Even if you have standing to challenge a will, you have to have a good reason to challenge it. Your reason cannot be just that you feel you are entitled to a share of the estate, or because you think that the will is not fair. The law allows a will contest only under a limited number of circumstances that show that the will is invalid, and there must be evidence that support this position.

  • Mental incapacity. If you challenge the mental capacity of the testator, you are arguing that the testator did not have testamentary capacity at the time of he or she signed the will. Under New York law, the testator must be of "sound mind and memory" at the time the will was created in order to have testamentary capacity. You may contest a will if you believe your loved one did not have the mental capacity to write the will. There is a 3-part test to show testamentary capacity: (1) the testator must have understood the nature and consequences of executing a will; (2) the testator must have known the nature and extent of the property her or she was disposing of; and (3) the testator must have known those who would be considered his natural heirs.

    If someone contests a will based on lack of mental capacity, there are several ways to show that the testator did indeed have mental capacity.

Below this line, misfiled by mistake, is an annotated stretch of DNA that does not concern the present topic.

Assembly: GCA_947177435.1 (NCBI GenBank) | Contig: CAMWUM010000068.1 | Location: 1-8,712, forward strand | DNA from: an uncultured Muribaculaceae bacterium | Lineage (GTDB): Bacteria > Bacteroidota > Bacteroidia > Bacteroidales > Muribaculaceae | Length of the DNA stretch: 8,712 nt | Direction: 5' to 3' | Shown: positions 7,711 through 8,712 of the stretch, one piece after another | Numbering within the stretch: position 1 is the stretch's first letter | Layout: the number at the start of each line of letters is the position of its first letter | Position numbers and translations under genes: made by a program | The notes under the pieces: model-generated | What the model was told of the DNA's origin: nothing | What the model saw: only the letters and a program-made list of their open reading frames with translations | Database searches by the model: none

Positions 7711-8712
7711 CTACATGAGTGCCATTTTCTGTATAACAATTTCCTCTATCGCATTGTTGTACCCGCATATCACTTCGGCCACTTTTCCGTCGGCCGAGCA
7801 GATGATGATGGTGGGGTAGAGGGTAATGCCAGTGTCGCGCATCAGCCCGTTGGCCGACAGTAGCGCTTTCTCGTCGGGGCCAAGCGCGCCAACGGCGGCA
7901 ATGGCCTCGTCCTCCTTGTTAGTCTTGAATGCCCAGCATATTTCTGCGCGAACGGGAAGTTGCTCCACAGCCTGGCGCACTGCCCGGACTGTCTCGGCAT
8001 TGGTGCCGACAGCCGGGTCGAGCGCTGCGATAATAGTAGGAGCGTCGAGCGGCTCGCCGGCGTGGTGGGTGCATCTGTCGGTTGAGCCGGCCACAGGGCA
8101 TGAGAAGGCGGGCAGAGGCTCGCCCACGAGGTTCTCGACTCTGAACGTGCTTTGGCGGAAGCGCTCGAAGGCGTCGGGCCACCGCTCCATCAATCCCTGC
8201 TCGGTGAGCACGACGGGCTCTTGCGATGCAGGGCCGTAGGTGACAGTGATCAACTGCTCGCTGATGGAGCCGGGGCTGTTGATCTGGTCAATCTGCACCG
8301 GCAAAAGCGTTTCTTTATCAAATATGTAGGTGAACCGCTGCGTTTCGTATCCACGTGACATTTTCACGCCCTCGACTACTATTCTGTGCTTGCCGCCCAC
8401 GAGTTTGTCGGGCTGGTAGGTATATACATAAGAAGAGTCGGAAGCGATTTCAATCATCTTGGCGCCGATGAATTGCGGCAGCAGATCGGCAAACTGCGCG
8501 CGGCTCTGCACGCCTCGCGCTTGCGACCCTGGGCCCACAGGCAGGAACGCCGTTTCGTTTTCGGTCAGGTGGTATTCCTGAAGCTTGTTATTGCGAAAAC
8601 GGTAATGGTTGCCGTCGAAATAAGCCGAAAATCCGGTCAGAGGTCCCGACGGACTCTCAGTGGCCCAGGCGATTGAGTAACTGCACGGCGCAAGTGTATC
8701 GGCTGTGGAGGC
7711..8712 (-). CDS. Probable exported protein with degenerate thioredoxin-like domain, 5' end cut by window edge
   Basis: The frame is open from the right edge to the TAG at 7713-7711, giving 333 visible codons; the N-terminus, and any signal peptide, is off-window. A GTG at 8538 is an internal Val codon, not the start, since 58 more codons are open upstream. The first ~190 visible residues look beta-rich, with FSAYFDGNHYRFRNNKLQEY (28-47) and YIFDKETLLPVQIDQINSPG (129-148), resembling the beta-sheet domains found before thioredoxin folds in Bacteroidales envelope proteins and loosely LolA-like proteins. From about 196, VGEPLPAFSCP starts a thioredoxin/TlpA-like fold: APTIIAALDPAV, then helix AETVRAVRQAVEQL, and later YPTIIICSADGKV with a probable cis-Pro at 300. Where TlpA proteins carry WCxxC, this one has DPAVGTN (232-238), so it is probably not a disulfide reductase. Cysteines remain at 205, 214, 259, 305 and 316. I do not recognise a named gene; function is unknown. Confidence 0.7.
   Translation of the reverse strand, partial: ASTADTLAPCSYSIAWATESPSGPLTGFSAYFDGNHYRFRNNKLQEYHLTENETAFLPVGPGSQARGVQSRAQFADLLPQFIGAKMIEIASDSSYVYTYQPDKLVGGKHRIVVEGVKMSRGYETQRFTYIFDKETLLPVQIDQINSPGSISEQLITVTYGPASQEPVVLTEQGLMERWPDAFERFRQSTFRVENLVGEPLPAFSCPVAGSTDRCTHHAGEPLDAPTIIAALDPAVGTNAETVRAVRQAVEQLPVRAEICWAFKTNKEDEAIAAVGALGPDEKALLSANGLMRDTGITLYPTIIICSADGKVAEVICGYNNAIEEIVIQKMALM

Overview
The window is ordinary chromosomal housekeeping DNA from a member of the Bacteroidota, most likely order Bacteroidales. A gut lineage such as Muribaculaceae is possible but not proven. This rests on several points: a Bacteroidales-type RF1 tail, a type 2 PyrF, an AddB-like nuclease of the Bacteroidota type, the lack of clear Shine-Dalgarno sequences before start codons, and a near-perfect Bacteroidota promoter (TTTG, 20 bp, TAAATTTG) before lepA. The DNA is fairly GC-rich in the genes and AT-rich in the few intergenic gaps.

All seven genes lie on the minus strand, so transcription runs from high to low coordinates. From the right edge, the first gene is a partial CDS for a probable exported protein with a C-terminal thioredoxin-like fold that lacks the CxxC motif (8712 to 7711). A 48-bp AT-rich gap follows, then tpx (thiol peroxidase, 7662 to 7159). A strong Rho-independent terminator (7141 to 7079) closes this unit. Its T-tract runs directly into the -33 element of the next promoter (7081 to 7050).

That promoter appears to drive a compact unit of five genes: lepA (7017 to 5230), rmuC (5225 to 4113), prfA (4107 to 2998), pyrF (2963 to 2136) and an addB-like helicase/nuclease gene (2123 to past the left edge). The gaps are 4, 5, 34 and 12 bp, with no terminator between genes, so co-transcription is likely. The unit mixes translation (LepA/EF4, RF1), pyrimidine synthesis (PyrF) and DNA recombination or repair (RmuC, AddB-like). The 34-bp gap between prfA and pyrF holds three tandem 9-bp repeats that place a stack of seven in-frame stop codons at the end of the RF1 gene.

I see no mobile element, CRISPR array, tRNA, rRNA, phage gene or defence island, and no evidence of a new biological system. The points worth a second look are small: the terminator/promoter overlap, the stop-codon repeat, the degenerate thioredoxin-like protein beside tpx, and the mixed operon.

• Testimony from the 2 witnesses who observed the testator signing the will
    • Testimony from any members of the bar that were present during the will drafting process as well as at the execution
    • Testimony from others who were around the testator during the time the will was made or executed
    • Testimony from the testator's doctor
    • Medical records
    • Videotape testimony. In the case of In the Matter of Makitra, 956 N.Y.S.2d 780 (2012) the son of the decedent challenge Makitra's will based on lack of testamentary capacity. As evidence that Makitra did indeed have testamentary capacity when he made the will, the executor produced a videotape that showed Makitra reviewing and signing the will

    When there is a claim that a testator did not have testamentary capacity, it is typically because the testator was older and suffered from dementia, the testator had a history of mental illness such as schizophrenia, or the testator suffered from a head injury in an accident. A testator who was suffering the symptoms of one of these medical conditions at the time the will was executed would not likely have had testamentary capacity. However, in some cases even testators who do have such medical conditions have periods of lucidity. If the will was executed at one of these times, then a strong case can be made that the testator had testamentary capacity.
  • Undue Influence. A common reason for a will contest is a claim of undue influence. Undue influence occurs if someone influenced you to change the distribution under his or her will. For instance, a nurse who has been caring for a testator gradually causes the testator to alienate family members, and ultimately convinces the testator to change his or her will leaving the bulk of the estate to the nurse. Undue influence is different from simple influence. It is acceptable to request that a testator leave you property in his or her will as long as you do not force the testator to do so. For example, if you have been a testator's nurse for years and you merely asked that the testator remember you in his or her will, the nurse would not have exerted undue influence. To be undue influence the influence would have a negative component if it involved manipulation.